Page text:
In mathematics, write indirect proofs by first assuming the opposite of the statement to be proven to be true. Then, try to prove the opposite of one of the given facts based on that assumption. Rather than directly proving something to be false, indirect proofs work by proving that something cannot be true, therefore, it must be false.
- Assume the opposite of what you need to prove
Indirect proofs commonly deal with proving that something is not equal, similar or perpendicular. The first step in writing an indirect proof is to assume the exact opposite of what you seek to prove is true. For instance, if the task is to prove that two lines are not equal in length, assume that they are equal.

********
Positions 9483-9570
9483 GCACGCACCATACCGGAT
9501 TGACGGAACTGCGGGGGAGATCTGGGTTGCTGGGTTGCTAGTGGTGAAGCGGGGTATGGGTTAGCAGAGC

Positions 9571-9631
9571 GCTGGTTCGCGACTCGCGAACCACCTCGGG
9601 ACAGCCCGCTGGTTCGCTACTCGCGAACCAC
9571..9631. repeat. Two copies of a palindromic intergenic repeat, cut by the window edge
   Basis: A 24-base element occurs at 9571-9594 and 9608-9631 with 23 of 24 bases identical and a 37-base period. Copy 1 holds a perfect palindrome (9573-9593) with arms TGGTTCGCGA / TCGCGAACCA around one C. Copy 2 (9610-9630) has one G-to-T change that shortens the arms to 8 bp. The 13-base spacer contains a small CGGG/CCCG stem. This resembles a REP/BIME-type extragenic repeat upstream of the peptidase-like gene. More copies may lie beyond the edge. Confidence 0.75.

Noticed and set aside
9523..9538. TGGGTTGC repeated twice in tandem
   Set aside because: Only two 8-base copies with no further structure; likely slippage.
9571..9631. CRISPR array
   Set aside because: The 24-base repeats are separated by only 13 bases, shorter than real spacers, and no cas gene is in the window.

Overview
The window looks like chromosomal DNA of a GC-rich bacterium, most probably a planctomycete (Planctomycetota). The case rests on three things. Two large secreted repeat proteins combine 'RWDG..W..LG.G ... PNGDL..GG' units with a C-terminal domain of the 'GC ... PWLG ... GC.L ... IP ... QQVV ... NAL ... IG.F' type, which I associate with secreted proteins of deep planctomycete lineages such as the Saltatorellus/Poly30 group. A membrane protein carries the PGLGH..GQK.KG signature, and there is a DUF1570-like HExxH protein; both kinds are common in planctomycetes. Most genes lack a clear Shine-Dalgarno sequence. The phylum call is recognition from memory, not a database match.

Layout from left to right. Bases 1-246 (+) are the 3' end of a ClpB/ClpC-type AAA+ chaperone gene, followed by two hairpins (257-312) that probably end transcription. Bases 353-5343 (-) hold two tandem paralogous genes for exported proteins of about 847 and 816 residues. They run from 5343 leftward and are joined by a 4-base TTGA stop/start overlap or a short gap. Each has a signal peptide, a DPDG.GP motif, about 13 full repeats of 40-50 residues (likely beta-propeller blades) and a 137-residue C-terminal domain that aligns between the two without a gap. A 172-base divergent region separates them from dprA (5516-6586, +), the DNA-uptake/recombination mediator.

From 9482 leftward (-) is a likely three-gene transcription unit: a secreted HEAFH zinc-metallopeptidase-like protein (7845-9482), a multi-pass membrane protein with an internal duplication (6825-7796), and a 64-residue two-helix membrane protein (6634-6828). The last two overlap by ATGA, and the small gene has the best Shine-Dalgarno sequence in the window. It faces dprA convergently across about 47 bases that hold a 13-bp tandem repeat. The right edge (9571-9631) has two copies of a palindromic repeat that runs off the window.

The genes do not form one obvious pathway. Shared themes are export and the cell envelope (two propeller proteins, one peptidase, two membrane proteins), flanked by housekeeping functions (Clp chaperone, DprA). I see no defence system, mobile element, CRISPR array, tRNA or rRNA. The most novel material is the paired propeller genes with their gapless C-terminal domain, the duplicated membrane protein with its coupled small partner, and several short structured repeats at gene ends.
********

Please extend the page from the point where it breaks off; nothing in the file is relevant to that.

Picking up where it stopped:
- Work through the problem
Based on the assumption that the opposite of the statement is true, work through the problem in such a manner that the results contradict any one of the given facts. For instance, if it is given that two lines are not equal, the task is to come to the point where it shows that the lines are actually equal.
- Finish the proof
Once a contradiction is reached, finish the proof. State that since the assumption leads to a contradiction, the assumption must be false; thus, the original statement is true.